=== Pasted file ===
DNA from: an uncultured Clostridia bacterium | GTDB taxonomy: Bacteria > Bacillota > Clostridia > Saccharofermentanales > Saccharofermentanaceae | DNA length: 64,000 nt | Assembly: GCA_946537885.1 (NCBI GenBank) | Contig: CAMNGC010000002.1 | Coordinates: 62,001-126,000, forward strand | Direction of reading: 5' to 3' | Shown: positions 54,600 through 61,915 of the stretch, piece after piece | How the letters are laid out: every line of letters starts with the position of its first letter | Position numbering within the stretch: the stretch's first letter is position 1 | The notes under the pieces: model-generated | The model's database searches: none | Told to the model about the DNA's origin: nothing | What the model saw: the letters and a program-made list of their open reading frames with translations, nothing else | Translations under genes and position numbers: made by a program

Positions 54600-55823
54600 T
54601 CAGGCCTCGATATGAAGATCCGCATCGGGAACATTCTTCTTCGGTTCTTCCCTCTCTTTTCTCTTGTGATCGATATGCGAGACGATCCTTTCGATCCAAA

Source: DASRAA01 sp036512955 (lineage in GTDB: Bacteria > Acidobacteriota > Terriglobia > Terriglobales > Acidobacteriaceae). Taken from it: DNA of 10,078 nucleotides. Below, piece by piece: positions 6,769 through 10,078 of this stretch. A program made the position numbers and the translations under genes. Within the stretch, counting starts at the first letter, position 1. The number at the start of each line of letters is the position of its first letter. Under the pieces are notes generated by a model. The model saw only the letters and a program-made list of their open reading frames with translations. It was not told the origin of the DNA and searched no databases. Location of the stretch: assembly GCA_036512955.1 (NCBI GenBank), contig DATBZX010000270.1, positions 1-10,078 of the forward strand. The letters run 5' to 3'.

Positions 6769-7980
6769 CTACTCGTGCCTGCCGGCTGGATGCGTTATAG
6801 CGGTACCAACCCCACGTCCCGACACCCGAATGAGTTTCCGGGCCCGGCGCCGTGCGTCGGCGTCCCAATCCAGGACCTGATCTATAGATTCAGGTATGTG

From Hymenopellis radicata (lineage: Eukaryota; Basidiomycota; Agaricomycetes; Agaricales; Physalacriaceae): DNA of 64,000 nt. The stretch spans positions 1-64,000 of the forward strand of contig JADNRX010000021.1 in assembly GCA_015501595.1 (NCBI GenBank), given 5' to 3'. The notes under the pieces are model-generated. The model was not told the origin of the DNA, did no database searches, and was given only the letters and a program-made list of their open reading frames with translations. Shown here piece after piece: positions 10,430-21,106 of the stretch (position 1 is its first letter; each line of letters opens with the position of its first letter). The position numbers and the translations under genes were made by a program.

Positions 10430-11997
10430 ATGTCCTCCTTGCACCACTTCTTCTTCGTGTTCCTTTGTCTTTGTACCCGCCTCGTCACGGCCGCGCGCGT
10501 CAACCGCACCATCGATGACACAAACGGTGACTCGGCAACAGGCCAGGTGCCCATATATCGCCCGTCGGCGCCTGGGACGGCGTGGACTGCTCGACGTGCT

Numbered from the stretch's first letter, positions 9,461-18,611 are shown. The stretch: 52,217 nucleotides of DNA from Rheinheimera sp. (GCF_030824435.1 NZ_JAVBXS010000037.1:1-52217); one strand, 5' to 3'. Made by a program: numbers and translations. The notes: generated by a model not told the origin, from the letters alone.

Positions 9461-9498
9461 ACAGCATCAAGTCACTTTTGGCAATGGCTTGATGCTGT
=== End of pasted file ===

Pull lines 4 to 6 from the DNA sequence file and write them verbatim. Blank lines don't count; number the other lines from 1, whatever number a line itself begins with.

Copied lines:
54601 CAGGCCTCGATATGAAGATCCGCATCGGGAACATTCTTCTTCGGTTCTTCCCTCTCTTTTCTCTTGTGATCGATATGCGAGACGATCCTTTCGATCCAAA

Source: DASRAA01 sp036512955 (lineage in GTDB: Bacteria > Acidobacteriota > Terriglobia > Terriglobales > Acidobacteriaceae). Taken from it: DNA of 10,078 nucleotides. Below, piece by piece: positions 6,769 through 10,078 of this stretch. A program made the position numbers and the translations under genes. Within the stretch, counting starts at the first letter, position 1. The number at the start of each line of letters is the position of its first letter. Under the pieces are notes generated by a model. The model saw only the letters and a program-made list of their open reading frames with translations. It was not told the origin of the DNA and searched no databases. Location of the stretch: assembly GCA_036512955.1 (NCBI GenBank), contig DATBZX010000270.1, positions 1-10,078 of the forward strand. The letters run 5' to 3'.

Positions 6769-7980